This paper will introduce a whole-school approach to regulating safe school communities, based on principles of restorative justice. The idea is to move beyond regulatory formalism to a stance of response regulation, whereby the needs of the school community can be better met. The approach will incorporate a continuum of practices across three levels of regulation. The primary level of intervention targets all students, with an aim to develop students' social and emotional competencies, particularly in the area of conflict resolution. This first stage aims to enable students to resolve their differences in caring and respectful ways. The secondary level of practices involves a larger number of participants in the resolution of the conflict or concern, as the problem has become protracted or has involved (and affected) a larger number of people. The tertiary level of intervention involves the participation of an even wider cross-section of the school community, including parents, guardians, social workers, and others who have been affected. This intervention is typically used for serious incidents within the school, such as acts of serious violence. At each level, the processes involved are based on principles of restorative justice, such as inclusive and respectful dialogue. The aim is to build safe school communities through being more responsive and more restorative. Author's abstract.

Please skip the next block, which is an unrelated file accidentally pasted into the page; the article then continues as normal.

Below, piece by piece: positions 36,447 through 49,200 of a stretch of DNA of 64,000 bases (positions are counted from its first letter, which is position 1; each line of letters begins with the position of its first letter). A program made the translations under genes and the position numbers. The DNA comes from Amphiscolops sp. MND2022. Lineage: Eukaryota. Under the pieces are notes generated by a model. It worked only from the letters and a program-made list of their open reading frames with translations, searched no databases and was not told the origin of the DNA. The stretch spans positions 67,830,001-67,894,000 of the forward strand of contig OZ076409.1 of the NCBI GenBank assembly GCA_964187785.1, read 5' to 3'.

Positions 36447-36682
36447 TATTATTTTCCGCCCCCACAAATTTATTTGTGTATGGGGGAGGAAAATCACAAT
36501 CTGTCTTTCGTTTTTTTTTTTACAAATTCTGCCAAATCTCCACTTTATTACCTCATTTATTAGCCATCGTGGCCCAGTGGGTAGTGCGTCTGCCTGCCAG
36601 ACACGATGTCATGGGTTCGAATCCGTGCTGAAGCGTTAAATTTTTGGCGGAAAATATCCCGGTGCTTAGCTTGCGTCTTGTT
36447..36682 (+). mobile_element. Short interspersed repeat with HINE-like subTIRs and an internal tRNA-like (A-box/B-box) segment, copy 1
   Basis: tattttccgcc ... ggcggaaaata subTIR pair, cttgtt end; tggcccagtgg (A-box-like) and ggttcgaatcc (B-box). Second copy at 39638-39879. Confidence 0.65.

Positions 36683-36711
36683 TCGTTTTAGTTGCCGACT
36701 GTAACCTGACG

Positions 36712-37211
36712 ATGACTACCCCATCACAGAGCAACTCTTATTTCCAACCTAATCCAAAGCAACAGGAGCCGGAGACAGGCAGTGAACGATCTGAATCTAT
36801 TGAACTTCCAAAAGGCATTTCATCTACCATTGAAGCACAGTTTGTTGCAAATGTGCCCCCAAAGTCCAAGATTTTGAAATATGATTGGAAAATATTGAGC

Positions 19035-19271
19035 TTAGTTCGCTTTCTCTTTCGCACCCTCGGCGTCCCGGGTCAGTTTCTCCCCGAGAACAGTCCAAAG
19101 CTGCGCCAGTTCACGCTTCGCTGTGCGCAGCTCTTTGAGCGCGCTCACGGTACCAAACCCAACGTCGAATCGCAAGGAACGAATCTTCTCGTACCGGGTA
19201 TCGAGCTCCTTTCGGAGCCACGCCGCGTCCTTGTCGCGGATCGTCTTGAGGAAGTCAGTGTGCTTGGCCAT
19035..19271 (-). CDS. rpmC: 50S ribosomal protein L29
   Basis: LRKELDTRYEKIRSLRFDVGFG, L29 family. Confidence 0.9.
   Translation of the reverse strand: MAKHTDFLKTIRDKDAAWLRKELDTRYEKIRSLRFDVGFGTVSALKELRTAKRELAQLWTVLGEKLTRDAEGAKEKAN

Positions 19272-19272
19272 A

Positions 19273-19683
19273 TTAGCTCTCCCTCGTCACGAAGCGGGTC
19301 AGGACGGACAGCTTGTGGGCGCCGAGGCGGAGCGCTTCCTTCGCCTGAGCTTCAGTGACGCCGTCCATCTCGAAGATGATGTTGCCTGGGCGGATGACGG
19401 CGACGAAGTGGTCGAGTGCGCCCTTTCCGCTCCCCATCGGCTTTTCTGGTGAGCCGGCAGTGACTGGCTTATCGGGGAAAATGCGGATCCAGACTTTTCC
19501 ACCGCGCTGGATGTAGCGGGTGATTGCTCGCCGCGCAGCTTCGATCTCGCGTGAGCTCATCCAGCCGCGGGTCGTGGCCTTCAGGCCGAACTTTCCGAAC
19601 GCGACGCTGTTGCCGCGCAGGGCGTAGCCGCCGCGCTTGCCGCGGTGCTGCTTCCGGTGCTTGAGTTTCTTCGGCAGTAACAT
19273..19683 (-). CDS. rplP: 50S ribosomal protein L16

O'Connell, Terry and Wachtel, Ted and Wachtel, Benjamin. Conferencing Handbook: The New Real Justice Training Manual
Real Justice was the name of an organization founded by Ted Wachtel in the United States in 1994. Subsequently, Real Justice has been transformed into the broader International Institute for Restorative Practices (IIRP), headquartered in Bethlehem, Pennsylvania. Real Justice continues as IIRP’s program in the sphere of criminal justice. Ted Wachtel initiated Real Justice after hearing Terry O’Connell talk about his work as a police officer in Wagga Wagga, Australia, where in the early 1990s O’Connell adapted and employed a New Zealand model of conferencing in his youth justice efforts. Real Justice, then, promoted this Wagga Wagga model of family group conferencing, with its emphasis on the use of a script to conduct the encounter between young offenders, their victims, and their families and friends. This document is a training manual or guidebook for facilitating real justice conferences. It focuses on lesser incidents of wrongdoing, not serious, violent incidents. The manual covers the following topics: the script itself; determining when to hold a conference; preparing for and running a conference; establishing a conferencing program; restorative justice practices beyond a formal conference; and appendices on conference observation and data sheets, conferencing program literature samples, and facilitator training notes and training agenda.